The California Public Employees’ Retirement System (CalPERS) became the first pension to publicly disclose carried interest earned by private equity firms on Tuesday.
The country’s biggest pension plan has pushed for more transparency, creating a proprietary system called Private Equity Accounting and Reporting Solution (PEARS) to track net gains and payments to external investment partners, among other data points. Overall, CalPERS said that active funds in its private equity portfolio have generated $24.2 billion in realized net gains for the pension plan from 1990 to June 30, 2015, and these external investment partners have realized $3.4 billion from profit sharing agreements with CalPERS.
Tuesday’s disclosure focused on private equity funds. In a media call, CalPERS said most of its real estate funds are classified separately and come up for review next month.
CalPERS released numbers for two private equity real estate funds managed by The Carlyle Group, based in Washington, DC. Carlyle realized $12.8 million in profit sharing from CalPERS’ stake in its 2000-vintage North America opportunistic fund Carlyle Realty Partners III. Other investors in the $564.1 million vehicle included the Pennsylvania Public School Employees’ Retirement System, which committed $141 million, and Netherlands-based MN, which committed €40 million, according to PERE Research & Analytics.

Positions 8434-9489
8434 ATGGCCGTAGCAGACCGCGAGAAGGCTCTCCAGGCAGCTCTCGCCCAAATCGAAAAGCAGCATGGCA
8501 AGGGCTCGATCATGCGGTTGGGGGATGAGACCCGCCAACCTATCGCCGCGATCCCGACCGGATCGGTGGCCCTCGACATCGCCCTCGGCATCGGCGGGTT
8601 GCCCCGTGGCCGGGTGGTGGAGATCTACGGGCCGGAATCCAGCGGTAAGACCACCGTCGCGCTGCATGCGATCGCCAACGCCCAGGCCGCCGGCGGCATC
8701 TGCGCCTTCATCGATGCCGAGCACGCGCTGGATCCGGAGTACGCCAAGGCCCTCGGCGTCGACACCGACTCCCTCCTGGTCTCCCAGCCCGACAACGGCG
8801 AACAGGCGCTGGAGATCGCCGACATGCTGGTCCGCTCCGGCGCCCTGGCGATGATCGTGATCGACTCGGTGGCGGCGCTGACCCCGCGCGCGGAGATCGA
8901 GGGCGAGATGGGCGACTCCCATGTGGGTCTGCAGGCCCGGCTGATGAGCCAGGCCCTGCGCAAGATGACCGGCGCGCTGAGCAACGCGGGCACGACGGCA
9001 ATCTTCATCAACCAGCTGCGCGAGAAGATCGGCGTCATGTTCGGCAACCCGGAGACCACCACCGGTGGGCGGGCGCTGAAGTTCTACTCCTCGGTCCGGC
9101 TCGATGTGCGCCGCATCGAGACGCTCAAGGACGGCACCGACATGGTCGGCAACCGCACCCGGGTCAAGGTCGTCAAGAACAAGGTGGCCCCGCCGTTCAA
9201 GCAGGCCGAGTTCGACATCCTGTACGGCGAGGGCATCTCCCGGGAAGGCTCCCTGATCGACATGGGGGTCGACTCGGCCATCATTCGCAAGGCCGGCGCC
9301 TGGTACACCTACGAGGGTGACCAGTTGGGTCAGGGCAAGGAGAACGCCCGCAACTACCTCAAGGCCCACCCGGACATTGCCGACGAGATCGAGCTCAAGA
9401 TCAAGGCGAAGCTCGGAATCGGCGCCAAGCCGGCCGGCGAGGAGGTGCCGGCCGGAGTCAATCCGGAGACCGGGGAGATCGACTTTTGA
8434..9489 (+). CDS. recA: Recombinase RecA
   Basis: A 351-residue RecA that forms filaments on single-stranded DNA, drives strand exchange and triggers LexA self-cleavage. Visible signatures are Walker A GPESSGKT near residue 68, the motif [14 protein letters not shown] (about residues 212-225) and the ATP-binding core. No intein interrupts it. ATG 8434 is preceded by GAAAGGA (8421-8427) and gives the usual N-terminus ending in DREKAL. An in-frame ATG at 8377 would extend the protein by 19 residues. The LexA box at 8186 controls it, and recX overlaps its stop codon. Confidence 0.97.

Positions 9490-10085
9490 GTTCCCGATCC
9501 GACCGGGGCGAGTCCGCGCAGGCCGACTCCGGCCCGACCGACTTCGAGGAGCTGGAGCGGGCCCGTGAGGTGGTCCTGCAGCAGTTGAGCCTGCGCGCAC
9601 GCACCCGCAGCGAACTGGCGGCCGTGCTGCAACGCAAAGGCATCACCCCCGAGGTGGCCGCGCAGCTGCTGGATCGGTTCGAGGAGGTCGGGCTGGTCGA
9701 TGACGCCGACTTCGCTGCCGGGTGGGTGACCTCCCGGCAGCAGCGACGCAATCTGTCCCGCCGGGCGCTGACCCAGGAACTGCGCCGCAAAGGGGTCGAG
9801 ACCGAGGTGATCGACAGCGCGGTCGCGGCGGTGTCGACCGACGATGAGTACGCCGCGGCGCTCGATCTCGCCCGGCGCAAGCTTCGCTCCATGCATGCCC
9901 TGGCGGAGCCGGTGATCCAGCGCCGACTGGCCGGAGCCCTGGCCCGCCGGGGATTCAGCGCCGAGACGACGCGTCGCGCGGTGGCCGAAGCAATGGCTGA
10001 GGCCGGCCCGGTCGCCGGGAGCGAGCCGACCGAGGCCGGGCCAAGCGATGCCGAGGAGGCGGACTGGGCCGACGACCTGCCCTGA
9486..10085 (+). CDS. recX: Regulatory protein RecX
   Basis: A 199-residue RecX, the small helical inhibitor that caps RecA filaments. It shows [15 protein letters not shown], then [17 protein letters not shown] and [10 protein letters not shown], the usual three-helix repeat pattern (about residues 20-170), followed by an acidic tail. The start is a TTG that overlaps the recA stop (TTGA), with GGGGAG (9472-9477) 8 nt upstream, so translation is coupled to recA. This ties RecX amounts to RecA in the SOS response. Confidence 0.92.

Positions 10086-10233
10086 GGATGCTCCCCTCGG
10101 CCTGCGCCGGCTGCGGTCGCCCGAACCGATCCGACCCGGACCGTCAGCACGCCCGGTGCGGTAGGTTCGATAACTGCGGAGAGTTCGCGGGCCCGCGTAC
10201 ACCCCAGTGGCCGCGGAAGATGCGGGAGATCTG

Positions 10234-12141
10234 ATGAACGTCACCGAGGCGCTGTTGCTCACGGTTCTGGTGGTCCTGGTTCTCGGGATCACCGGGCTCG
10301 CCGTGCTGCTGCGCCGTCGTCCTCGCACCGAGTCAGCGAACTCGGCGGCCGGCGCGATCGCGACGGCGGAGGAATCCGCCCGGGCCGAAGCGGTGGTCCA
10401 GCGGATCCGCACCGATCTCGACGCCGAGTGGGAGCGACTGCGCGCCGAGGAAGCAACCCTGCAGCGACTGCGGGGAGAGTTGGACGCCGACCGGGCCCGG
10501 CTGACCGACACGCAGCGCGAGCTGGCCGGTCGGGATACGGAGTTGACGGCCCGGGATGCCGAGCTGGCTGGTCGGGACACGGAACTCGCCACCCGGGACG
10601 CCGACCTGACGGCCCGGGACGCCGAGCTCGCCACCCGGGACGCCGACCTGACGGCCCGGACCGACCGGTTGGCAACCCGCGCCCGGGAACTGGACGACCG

Carlyle also realized $3.3 million in carry attributable to CalPERS’ investment in Carlyle Europe Real Estate Partners, a 2002-vintage opportunistic fund focused on European industrial real estate. CalPERS committed $32.3 million to this €426.6 million vehicle, and other investors include the Teachers’ Retirement System of the State of Illinois, which committed $50 million, and Immowest Immobilien Anlagen, which committed $25 million, according to PERE Research & Analytics.
The disclosure only included CalPERS’ active fund stakes through June 30.
“At the end of the day we believe we’ve been rewarded for the risk we took in this program and for the cost we incurred in accessing this asset class,” said Ted Eliopoulos, the pension system’s chief investment officer, on the media call.
CalPERS said 98 percent of its fund managers complied with requests for information over the summer. In the future, the pension system will not invest with general partners that decline to provide this information.